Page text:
Theodore Potter–it’s pretty clear his friends called him Ed–was born in Saline, Michigan, in 1832. His family moved to Eaton County (at or near what became Potterville) in 1845 and Potter spent his teen years in the area. The first chapter largely tells of his teenage escapades; these tales have a delightful grasp of the local geography. About half the book recounts his California adventure; in tone and in substance it’s much like Twain’s Roughing It, and enjoyable for pretty much the same reasons. The Minnesota portion of the book is largely devoted to describing the Dakota War and the Army’s subsequent efforts to quell the rebellion, and is an exceptional rendering of what folks call “the fog of war.” While the last chapter describes his encounter with the Youngers, it also provides a sketchy overview of his subsequent life (through, apparently, 1904; the book was published in 1913, three years after Potter’s death.)

A few notes: It’s fair to say that Potter was sympathetic to the plight of the plains Indians, except when they were threatening his family and neighbors. He had far less sympathy for the rebel cause. The author’s wife gets surprisingly little mention, though their marriage lasted over fifty years. And the book describes a surprising number of truly gruesome events.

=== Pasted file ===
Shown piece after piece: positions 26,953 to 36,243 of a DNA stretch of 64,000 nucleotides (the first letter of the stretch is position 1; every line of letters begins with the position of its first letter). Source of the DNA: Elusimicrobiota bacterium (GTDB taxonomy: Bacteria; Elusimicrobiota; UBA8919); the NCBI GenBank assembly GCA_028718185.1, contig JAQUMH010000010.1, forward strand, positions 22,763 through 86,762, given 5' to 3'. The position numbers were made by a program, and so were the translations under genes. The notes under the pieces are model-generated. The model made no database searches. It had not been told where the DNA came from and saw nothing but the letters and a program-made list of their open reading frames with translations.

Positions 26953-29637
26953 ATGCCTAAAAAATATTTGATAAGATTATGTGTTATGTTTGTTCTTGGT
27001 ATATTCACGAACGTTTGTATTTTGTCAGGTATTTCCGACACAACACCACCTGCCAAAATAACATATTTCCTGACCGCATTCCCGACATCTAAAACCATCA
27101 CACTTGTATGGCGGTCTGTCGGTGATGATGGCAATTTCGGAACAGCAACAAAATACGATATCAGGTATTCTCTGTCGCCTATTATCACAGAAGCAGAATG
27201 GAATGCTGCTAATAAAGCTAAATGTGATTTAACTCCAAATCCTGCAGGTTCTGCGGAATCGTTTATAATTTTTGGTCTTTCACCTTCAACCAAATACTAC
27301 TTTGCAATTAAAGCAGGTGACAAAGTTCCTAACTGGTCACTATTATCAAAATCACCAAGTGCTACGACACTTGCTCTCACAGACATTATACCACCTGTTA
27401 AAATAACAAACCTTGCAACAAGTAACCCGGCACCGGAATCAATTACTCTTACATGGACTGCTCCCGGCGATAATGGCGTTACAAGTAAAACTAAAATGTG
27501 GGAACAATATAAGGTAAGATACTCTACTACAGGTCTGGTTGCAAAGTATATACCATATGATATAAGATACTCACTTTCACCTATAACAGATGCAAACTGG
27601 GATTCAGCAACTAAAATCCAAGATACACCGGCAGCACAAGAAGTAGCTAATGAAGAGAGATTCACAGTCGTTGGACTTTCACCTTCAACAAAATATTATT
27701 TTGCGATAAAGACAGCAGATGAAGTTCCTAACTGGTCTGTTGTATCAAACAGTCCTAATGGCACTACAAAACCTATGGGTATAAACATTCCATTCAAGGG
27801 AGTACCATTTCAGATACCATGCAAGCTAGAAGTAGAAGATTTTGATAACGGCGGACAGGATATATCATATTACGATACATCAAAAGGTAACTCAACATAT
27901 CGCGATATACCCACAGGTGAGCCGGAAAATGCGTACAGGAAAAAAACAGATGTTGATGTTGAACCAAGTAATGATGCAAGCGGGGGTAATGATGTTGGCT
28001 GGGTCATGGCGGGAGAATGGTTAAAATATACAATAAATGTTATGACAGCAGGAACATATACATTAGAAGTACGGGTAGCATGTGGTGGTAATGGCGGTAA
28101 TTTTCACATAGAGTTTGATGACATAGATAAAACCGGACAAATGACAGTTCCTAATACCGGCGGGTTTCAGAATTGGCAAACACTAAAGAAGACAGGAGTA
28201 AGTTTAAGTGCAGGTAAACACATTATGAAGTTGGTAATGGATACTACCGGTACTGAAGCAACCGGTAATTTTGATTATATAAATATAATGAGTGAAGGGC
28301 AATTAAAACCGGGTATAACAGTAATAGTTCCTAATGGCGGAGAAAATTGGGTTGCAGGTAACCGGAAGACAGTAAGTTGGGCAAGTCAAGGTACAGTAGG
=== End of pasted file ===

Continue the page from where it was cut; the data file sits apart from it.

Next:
In 1916 the Minnesota Historical Society published a version of Potter’s account of the Indian war, which is available here. (A casual check seems to show it to be nearly identical to the account in this book, with some changes.) The footnotes published with the MNHS account make it clear that while Potter’s memory of details cannot be fully trusted, his account is essentially true. One would reasonably suppose that to hold true for the rest of his story.

Ed Potter’s life wasn’t particularly remarkable, as he notes on the last page of his book. It was, however, not an untypical life for a man born on the American frontier before the Civil War, and he recounted it well. The book deserves more attention than it’s received.


This ebook is a 254-page Google scan, though my copy’s via the Internet Archive. The scan deserves a couple comments. The first 180 pages are excellent, with only the minor punctuation and capitalization errors which plague most OCR scans. These are followed by a half-dozen pages of often-garbled text, with usual result that the reader’s obliged to guess occasional words and to sometimes puzzle out the meaning of entire sentences. After this rocky stretch, the scan returns to the previous excellent rendering. Then from pages 244 through the end the scan remains excellent but the text retains the page headers that had evidently been edited out of the rest of the book. It is, all in all, an odd rendering that defies obvious explanation. Overall, though, it’s unusually readable for a Google scan.










This review was originally published on LibraryThing.

Revision History: